Just as I was ready to give up and started discussing alternate tour options with the club leaders, a lone person responded to my requests. Dr. Martin Erlandson (research scientist – microbiology, insect virology) of Ag Canada answered the phone one day and offered to see what he could do to help us out. I’m not sure what hoops he and the administration had to jump through but they got us in and did a great job showing our club the work that is done at the Agriculture and AgriFood Canada Saskatoon Research Centre. The North East 4H office (thanks Jodi Schellenberg) helped me get in touch with Alicia Wehrkamp at the University and with her assistance we had a full day of learning on the U of S campus!

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Categories: 4H, Agvocacy, Ask a Farmer, Community, Family Farming, Farming, Saskatchewan, Uncategorized | Tags: , , , , , , , , | 1 Comment

Happy Food Freedom Day!


The Canadian Federation of Agriculture (CFA) has calculated that in 2016 Canada’s food freedom day will be February 9. This is the day that the average Canadian will have earned enough money to pay for his or her grocery bill for the entire year. In 2015 that boiled down to 11% of disposable income spent on food (note: that’s only DISPOSABLE income). This means in Canada we have a lot more available money to spend on things like housing, education and recreation (fun things like a family holiday or sporting events). Lucky us!


We should celebrate having such an early food freedom day, but celebrate with caution. Our FFD has fallen back a few days this year due to the rising cost of food. A low dollar means higher prices on imports, and Canada imports a lot of produce. Prices are forecasted to continue to rise in the coming months. If this worries you, just keep in mind how lucky Canada is in comparison to other countries. As a mother it is exciting to have a choice between 7 different kinds of milk at the grocery store, but what I think is even better is that every day more and more mothers in poverty stricken countries are able to wake up knowing their children won’t starve to death. Biotechnology and agriculture are helping in this area and have the ability to balance out economic and food inequalities around the world, if we allow it. So lets look at how lucky Canadians actually are compared to the rest of the world:

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Categories: Agvocacy, Ask a Farmer, Family Farming, Farming, GMOs, Saskatchewan, Uncategorized | Tags: , , , , | 1 Comment

History of Hockey in Wadena Part 4


Written by Wayne Lazar

Assisted by Angela Jones


Joey Leach with the South Carolina Stingrays. Joey has played on a number of teams since 2007 including Kootenay Ice, Okahoma City Barons, Fort Wayne Komets, Bakersfield Condors, and drafted to the Calgary Flames in 2010.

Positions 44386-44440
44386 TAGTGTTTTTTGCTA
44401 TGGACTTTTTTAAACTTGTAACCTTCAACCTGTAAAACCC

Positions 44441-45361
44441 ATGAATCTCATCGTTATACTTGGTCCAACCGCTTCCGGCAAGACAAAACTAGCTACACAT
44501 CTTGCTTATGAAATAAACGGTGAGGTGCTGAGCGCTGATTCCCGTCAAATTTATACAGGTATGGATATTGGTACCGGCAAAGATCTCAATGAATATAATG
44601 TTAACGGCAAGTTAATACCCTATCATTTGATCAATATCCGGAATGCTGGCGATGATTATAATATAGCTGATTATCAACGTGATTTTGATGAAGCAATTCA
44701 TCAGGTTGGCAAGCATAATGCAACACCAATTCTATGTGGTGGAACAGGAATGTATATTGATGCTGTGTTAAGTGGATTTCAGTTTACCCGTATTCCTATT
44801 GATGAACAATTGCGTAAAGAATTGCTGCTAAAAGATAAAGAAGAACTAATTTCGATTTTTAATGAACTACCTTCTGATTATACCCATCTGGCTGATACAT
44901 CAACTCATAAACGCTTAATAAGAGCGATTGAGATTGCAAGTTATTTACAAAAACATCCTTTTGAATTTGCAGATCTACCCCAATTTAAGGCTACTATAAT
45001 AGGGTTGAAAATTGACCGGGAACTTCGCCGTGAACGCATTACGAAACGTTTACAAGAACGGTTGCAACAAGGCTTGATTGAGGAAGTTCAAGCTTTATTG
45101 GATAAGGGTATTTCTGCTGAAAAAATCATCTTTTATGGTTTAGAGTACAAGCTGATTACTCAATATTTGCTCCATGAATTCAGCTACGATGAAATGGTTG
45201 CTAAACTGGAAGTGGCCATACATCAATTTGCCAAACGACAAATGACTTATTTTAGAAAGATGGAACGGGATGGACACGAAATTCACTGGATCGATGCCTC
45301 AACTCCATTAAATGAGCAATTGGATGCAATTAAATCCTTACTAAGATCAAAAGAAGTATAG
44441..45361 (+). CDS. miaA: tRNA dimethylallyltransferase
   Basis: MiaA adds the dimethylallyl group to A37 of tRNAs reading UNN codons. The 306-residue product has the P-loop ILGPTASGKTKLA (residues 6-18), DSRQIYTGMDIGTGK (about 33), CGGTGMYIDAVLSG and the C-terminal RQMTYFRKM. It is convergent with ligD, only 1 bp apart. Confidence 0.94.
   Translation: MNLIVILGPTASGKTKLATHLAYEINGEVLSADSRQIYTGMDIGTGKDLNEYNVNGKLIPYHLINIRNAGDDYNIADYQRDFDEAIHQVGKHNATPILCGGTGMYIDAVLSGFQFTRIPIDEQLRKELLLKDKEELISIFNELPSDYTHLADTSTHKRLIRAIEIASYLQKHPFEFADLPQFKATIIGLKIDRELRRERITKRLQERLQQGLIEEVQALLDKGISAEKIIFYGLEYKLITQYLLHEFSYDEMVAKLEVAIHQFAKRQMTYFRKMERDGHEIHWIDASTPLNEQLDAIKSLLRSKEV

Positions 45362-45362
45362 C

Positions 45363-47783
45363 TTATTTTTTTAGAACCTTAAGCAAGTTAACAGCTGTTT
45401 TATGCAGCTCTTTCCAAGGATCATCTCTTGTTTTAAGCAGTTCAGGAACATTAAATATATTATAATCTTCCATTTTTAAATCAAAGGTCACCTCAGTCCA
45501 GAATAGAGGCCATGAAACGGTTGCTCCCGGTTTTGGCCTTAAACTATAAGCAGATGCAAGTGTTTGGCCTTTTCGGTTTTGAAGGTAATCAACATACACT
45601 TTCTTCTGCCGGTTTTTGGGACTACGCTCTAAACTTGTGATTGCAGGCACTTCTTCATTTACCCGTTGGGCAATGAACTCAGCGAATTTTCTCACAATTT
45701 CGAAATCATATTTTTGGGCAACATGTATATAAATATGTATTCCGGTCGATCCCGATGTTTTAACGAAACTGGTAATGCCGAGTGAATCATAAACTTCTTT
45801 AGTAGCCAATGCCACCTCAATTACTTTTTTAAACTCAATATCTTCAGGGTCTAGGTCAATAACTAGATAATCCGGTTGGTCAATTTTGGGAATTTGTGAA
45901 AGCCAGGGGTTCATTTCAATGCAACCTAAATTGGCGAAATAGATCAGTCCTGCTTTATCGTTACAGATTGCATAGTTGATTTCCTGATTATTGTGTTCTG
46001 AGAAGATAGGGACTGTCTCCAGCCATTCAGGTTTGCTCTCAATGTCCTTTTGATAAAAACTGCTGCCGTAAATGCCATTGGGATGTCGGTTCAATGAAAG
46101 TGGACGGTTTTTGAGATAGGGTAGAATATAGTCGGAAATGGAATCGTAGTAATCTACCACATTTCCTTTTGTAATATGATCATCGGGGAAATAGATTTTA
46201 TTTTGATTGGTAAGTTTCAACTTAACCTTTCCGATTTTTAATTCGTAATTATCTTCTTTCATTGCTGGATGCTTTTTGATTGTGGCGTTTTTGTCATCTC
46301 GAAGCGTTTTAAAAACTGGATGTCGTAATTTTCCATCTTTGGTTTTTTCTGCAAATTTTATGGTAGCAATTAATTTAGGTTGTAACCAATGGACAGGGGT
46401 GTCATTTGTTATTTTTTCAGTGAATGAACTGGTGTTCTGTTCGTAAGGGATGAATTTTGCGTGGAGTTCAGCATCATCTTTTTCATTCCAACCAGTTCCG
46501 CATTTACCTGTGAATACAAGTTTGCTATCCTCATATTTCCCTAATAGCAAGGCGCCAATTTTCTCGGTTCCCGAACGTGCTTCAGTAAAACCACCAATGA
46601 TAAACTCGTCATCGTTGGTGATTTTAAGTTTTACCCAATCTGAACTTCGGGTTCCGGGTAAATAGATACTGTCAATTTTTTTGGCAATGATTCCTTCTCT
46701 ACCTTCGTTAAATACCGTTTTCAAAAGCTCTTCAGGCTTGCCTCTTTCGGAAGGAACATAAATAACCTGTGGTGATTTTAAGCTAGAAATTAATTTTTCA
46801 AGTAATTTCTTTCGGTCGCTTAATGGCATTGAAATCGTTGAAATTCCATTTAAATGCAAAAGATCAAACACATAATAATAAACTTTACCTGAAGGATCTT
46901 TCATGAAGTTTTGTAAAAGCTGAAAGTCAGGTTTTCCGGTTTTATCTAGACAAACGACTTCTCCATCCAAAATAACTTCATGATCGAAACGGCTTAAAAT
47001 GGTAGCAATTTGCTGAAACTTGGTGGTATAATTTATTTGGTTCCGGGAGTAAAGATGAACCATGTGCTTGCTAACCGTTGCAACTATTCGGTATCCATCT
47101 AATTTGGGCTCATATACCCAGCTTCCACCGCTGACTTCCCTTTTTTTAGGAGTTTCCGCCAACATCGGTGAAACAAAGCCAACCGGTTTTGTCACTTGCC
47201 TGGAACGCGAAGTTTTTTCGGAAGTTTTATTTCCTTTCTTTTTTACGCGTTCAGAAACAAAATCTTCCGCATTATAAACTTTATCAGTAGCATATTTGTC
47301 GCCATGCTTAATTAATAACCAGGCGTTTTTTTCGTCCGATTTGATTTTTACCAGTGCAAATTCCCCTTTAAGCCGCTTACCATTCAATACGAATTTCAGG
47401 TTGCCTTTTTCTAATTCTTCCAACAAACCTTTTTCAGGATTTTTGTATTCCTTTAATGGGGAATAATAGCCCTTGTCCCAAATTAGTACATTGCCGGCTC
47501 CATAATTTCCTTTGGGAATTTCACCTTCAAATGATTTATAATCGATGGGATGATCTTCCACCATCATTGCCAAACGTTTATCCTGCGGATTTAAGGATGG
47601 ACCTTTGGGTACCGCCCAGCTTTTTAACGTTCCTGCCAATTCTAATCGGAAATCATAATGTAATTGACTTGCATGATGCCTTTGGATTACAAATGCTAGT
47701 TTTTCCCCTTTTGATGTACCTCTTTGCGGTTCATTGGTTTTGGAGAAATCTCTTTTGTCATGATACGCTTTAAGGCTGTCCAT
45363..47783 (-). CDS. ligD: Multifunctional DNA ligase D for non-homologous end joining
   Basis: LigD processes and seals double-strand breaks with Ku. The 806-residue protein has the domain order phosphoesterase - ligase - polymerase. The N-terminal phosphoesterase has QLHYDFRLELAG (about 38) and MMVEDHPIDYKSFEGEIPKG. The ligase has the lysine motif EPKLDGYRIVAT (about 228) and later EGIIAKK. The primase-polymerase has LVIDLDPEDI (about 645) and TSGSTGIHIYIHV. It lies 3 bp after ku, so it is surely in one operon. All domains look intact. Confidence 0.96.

Wadena Wildcats and Beyond

 (most information is from memory so please forgive us if something or someone has been missed – log in and leave the correction in the comments so we can keep the information accurate. These are simply some highlights that Wadena can be proud of, from the residents that were part of our hockey program.  We are aware that not every stop for every player is listed, we focused on the levels that were being showcased this weekend at our rink)

Wadena has been a windfall for scouts of the Saskatchewan Junior Hockey League (SJHL) and Saskatchewan midget AAA hockey.

The upcoming Cameco Hockey Day in Saskatchewan – which will feature SJHL and midget AAA games – is sure to bring back memories for many former Wadena players. Lyle Leach and Tom Rudy have both SJHL championships, and a Canadian Centennial Cup championships with the Weyburn Red Wings in 1984.  Although I (Angela) am having a hard time getting details, another veteran player; Mr. Hockey (also known as Wayne Lazar) played for the Yorkton Terriers, Moose Jaw Kanucks and the Weyburn Redwings holding the record as the top scorer there for years and Shaun Berezuik played both Junior B and SJHL levels of hockey. In 1991, Aaron Cain won an SJHL championship with the Flin Flon Bombers. Ian Lazar and Travis Statchuk were part of Saskatchewan midget AAA championships in 2006 and 2007, respectively, and Canadian Telus Cup championships in the same years. Michael Statchuk also won a Saskatchewan midget AAA championship in 2011. Travis Statchuk went on to play at the NCAA level with the Ohio Bukeyes for four years. In the spring of 2015 the SJHL held its first Bantam draft where around 70, 15 year olds are selected amongst the 12 SJHL teams. Tyson Byman was one of 6 players selected by Battleford North Stars. Tyson is currently playing AA Midget in Melville and hopes to be playing AAA midget this fall.  Shain Scheschuk has played at many levels as well starting at peewee AA with Tisdale.  His hockey journey has taken him to a  peewee provincial B championship in 2003-2004, and another one with Tisdale in 2004-2005, through to playing the 2010-2011 season with Assiniboia Southern Rebels, and then on to the Weyburn Red Wings from 2011-2014. Another local, Joey Leach, is playing pro with the ECHL’s South Carolina Stingrays and has recently been called up to the American League with the Hershey Bears. Both teams are affiliated with the Washington Capitals.

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Categories: Community, Hockey, Saskatchewan, travel Canada, Uncategorized | Tags: , , , | Leave a comment

History of Hockey in Wadena Part 3


By Angela Jones
Information from ‘Remembering Times Wadena and Area dating back to 1882’ history book.
All quotes taken from Remembering Times

Minor Hockey in Wadena